The Martyrs are St. Jean de Brébeuf (1649), St. Noël Chabanel (1649), St. Antoine Daniel (1648), St. Charles Garnier (1649), St. René Goupil (1642), St. Isaac Jogues (1646), St. Jean de Lalande (1646), and St. Gabriel Lalemant (1649).
By the late 1640s the Jesuits appeared to have been making more progress in their mission to the Huron, and had made many converts at this time. Nevertheless, within Huron communities, the priests were not universally trusted. Many Hurons considered them to be malevolent shamans who brought death and disease wherever they travelled. Their arrival had coincided with epidemics after 1634 of smallpox and other infectious diseases, to which aboriginal peoples had no immunity. The Iroquois considered the Jesuits legitimate targets, as the missionaries were nominally allies of the Huron. They had often helped organize resistance to Iroquois invasions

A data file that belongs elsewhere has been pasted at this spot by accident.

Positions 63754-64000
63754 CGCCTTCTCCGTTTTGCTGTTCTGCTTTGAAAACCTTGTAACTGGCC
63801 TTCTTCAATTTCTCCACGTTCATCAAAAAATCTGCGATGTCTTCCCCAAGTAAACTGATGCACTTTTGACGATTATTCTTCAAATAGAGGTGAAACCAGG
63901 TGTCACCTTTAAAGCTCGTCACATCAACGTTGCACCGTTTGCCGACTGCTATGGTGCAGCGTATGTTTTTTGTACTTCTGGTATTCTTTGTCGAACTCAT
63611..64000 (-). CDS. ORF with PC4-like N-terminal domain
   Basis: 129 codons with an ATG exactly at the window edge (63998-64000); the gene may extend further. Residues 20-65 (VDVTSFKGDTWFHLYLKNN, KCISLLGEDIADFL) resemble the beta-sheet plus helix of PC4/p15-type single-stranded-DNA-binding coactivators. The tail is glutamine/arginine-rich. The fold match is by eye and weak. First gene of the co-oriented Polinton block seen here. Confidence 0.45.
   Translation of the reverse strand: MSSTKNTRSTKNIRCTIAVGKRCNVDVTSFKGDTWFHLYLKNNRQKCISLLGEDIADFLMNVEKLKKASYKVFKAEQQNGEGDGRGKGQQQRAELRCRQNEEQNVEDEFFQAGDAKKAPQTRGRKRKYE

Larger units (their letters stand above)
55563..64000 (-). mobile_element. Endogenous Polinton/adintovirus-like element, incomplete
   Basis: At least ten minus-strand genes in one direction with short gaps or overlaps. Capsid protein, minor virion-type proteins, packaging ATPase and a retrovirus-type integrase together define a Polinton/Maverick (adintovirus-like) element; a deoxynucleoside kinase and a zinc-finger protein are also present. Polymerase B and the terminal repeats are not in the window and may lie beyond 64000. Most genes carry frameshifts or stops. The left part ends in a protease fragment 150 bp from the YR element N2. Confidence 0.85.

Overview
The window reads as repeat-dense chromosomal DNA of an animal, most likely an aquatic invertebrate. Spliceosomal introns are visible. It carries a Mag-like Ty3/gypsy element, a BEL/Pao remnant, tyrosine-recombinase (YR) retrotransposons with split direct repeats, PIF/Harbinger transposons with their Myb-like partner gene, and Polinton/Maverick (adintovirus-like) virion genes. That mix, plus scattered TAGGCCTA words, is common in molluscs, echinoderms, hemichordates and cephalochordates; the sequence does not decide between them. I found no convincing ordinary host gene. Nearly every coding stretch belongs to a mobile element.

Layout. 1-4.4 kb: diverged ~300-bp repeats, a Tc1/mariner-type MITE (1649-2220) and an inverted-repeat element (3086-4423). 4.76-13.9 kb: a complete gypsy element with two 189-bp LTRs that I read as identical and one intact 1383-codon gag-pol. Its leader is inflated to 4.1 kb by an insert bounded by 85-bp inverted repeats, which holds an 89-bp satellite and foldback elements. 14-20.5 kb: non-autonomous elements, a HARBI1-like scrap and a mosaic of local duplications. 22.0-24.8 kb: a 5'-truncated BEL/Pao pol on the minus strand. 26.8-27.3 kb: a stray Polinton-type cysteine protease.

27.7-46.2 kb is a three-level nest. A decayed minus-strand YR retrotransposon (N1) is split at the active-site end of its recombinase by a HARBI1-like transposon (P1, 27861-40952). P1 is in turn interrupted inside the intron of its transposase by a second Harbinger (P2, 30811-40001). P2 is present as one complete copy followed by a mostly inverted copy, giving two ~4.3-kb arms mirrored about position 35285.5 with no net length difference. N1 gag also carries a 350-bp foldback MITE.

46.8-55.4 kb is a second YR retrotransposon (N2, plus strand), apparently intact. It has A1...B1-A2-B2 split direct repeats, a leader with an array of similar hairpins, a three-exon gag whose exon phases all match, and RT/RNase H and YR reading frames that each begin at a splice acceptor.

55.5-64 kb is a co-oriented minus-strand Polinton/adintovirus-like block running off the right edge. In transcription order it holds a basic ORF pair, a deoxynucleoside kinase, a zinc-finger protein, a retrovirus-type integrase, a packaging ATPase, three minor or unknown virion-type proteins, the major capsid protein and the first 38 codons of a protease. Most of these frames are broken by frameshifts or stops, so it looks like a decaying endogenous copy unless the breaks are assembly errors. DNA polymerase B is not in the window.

Captured in 1642 by the Iroquois, St. Isaac Jogues was tortured for 13 months. During that time, he taught the Faith to any who would listen, and finally escaped. In 1644, he returned to France to recuperate, and there he saw his dear mother for the last time. She wept to see the scars on his hands, as the brutal Indians had cut off some of his fingers with shells and knives and eaten them, as was their custom. She fondled his mutilated hands and knew there was no way of convincing him to remain in France.
What compelled him to want to return to so cruel a land? It was his love for his spiritual children, his beloved Huron converts whom he stood by to the end. On his return to New France, he assisted William Couture, an envoy of France, in communicating with the Indians. No white men were as well versed in the Indian languages as Jogues and Couture.